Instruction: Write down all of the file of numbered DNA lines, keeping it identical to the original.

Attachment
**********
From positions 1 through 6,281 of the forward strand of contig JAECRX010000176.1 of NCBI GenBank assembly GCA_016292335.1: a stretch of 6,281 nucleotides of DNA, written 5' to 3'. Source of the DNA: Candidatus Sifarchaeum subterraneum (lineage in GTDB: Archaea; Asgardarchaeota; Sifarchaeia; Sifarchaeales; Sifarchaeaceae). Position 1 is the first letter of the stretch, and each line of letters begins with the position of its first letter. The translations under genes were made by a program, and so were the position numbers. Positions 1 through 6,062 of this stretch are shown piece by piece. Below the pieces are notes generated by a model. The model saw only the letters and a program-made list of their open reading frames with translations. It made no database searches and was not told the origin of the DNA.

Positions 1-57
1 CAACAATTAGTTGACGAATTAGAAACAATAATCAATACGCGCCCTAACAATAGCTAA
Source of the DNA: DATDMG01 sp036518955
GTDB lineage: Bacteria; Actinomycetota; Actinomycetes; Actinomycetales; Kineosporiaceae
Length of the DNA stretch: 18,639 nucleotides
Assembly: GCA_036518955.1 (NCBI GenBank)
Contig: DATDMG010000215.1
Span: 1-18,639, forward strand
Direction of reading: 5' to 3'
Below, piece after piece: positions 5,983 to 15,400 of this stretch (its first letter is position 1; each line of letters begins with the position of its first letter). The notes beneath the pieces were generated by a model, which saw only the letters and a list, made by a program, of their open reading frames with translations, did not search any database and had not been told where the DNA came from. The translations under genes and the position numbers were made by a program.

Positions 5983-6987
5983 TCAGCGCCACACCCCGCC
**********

From positions 1 through 6,281 of the forward strand of contig JAECRX010000176.1 of NCBI GenBank assembly GCA_016292335.1: a stretch of 6,281 nucleotides of DNA, written 5' to 3'. Source of the DNA: Candidatus Sifarchaeum subterraneum (lineage in GTDB: Archaea; Asgardarchaeota; Sifarchaeia; Sifarchaeales; Sifarchaeaceae). Position 1 is the first letter of the stretch, and each line of letters begins with the position of its first letter. The translations under genes were made by a program, and so were the position numbers. Positions 1 through 6,062 of this stretch are shown piece by piece. Below the pieces are notes generated by a model. The model saw only the letters and a program-made list of their open reading frames with translations. It made no database searches and was not told the origin of the DNA.

Positions 1-57
1 CAACAATTAGTTGACGAATTAGAAACAATAATCAATACGCGCCCTAACAATAGCTAA
Source of the DNA: DATDMG01 sp036518955
GTDB lineage: Bacteria; Actinomycetota; Actinomycetes; Actinomycetales; Kineosporiaceae
Length of the DNA stretch: 18,639 nucleotides
Assembly: GCA_036518955.1 (NCBI GenBank)
Contig: DATDMG010000215.1
Span: 1-18,639, forward strand
Direction of reading: 5' to 3'
Below, piece after piece: positions 5,983 to 15,400 of this stretch (its first letter is position 1; each line of letters begins with the position of its first letter). The notes beneath the pieces were generated by a model, which saw only the letters and a list, made by a program, of their open reading frames with translations, did not search any database and had not been told where the DNA came from. The translations under genes and the position numbers were made by a program.

Positions 5983-6987
5983 TCAGCGCCACACCCCGCC